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How to analyze our company's true financial condition and find ways to improve?

Are there any available methods that can help in the analysis of financial condition?

Answers

Topic Expert
Joseph Ori
Title: CEO
Company: Paramount Capital Corporation
(CEO, Paramount Capital Corporation) |

Perform ratio analysis over 3-5 yrs and compare to competitors in the industry.

Hui Liang
Title: Accountant
Company: APS Management Consultants Pte Ltd
(Accountant, APS Management Consultants Pte Ltd) |

Basically, you can consider using financial ratios including GPM, ROCE, Liquidity ratios, investing ratios and so on... quick a lot. As to the competitor, consider the results ratios from listed companies. In one word, step by step, it is not too difficult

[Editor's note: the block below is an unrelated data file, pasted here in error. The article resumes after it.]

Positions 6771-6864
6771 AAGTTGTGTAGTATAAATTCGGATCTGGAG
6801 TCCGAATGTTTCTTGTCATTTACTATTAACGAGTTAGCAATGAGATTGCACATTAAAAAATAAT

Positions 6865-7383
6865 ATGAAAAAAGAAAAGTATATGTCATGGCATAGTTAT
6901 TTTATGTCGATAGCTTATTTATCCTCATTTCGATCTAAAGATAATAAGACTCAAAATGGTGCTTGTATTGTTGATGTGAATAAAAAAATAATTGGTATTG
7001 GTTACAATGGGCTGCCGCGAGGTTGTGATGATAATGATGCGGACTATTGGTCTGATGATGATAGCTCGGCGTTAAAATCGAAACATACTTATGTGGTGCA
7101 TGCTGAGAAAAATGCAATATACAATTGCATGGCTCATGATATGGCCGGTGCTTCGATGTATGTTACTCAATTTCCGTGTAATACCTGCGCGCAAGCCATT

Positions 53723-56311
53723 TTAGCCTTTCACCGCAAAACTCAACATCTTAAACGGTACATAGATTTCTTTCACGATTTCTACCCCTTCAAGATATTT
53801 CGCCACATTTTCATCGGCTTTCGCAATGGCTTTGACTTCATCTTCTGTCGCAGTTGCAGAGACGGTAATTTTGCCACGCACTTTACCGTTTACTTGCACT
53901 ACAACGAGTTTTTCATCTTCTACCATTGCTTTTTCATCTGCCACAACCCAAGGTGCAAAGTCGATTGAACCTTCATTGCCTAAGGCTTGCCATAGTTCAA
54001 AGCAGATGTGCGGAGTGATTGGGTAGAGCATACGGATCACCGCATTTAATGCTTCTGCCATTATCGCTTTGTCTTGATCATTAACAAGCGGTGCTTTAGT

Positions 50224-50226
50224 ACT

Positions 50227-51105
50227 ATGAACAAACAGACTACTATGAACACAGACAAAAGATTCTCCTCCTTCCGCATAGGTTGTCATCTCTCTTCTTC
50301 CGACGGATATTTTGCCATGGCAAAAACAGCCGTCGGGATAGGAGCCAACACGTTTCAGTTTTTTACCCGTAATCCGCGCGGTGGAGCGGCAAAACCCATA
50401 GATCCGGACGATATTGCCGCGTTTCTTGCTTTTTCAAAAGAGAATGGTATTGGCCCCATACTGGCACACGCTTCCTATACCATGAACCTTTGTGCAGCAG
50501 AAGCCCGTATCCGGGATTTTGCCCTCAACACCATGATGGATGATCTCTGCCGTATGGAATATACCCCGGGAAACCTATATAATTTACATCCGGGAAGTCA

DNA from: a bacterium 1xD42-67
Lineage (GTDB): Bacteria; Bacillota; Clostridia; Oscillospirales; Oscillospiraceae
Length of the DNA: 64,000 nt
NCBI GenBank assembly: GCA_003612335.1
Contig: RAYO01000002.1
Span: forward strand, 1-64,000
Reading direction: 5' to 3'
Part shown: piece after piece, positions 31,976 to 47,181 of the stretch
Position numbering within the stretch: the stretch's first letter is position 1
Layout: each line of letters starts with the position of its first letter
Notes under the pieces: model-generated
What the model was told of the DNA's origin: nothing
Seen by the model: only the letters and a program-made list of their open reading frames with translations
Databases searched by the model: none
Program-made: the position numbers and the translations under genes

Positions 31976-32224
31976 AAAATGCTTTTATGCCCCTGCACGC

Topic Expert
Jake Feldman
Title: Managing Director
Company: Global TaxFin Advisory Group LLC
(Managing Director, Global TaxFin Advisory Group LLC) |

While benchmarking ratio analysis is the traditional starting point, the hard part comes afterwards when you discover that some ratios indicate that you're company is not as efficient as others. What to do then? That's where you begin delving into operational and financial strategies to improve your business. Working capital management is often a good starting point: cash management, credit management, inventory management, etc.

Ernie Humphrey CTP
Title: CEO & COO
Company: Treasury Careers
LinkedIn Profile
(CEO & COO, Treasury Careers) |

Proformative is offering a webinar on October 29th, Best Practices in Understanding & Increasing your Company Valuation (https://www.proformative.com/events/best-practices-understanding-increasing-your-company-valuation-webinar-october-29-2013), which may offer some valuable insights. The webinar has the following in its description: “Discover specific actions you can take to determine a valuation strategy that goes beyond a benchmark. Learn what it means to truly have your financial house in order”.